A filling is a filling, right? Then why would a dentist send you home with a "temporary" filling? What makes it any different from the permanent fillings you have on your other teeth? Do you need to worry about it falling out? Read on to see how and why dentists use temporary fillings to save and protect teeth!
A temporary or sedative filling is a type of dental procedure performed on a tooth with an uncertain prognosis or as an intermediate measure before further treatment. Imagine a patient who comes in for an emergency appointment with a large, painful cavity. While definitively saving the tooth may require a few different lengthy treatments, a dentist can remove decay and provide a temporary filling that same visit. This allows a tooth to be stabilized and desensitized so the patient can continue to function until a more definitive plan can be made. Many times, it is simply too early to determine the status of the tooth's nerves or gums and thus a temporary filling acts as a good interim measure.
The most common material used in temporary fillings is a tooth colored compound called glass ionomer. This product bonds to tooth enamel, reacts well with moisture and has a natural calming effect on aggravated tooth nerves. Additionally, it enhances the effects of fluoride to provide extra defense against decay. The trade off is that glass ionomer is much weaker than permanent filling materials and does not stand up against tooth brushing, eating or chewing over time. Still, it's properties make it an ideal material to be used in temporary situations.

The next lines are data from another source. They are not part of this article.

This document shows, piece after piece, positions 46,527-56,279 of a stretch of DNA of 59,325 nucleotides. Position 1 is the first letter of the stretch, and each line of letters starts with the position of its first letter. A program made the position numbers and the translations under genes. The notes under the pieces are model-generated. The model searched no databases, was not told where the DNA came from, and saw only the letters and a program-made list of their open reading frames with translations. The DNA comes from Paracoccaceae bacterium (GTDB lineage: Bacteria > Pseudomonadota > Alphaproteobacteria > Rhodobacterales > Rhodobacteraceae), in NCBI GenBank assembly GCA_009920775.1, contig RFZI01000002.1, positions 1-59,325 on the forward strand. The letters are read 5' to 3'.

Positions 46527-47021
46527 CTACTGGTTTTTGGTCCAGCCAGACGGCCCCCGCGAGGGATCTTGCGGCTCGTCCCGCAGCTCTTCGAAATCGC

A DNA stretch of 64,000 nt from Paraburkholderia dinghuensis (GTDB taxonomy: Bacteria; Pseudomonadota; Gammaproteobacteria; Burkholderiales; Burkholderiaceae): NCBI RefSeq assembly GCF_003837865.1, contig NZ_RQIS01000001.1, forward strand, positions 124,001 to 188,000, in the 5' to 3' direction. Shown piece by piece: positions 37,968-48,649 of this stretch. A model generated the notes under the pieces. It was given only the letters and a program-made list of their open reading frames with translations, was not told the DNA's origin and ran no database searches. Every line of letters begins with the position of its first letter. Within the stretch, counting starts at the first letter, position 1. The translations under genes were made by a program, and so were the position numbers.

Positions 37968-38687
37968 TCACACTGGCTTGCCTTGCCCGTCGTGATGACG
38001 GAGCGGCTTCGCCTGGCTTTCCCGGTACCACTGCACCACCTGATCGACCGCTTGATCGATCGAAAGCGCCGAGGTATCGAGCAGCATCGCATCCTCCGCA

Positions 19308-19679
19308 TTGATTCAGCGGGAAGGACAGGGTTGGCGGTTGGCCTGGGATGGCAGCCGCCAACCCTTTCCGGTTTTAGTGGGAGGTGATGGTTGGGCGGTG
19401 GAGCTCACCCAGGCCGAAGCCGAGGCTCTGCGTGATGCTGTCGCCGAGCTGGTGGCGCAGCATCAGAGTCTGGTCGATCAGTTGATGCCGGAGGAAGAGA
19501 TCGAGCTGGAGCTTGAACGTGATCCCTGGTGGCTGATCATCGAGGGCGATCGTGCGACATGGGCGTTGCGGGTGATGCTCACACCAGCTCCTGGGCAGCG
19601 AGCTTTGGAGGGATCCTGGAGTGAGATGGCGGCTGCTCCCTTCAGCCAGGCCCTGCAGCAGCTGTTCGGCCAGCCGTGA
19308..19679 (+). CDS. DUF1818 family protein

How long will your temporary filling last? That question is impossible to answer without knowing the condition of the remaining tooth. In general, you should always end your temporary filling appointment with a plan for a permanent solution in the future. If you would like to know more about fillings, crowns, root canals or other dental procedures, please give our office a call!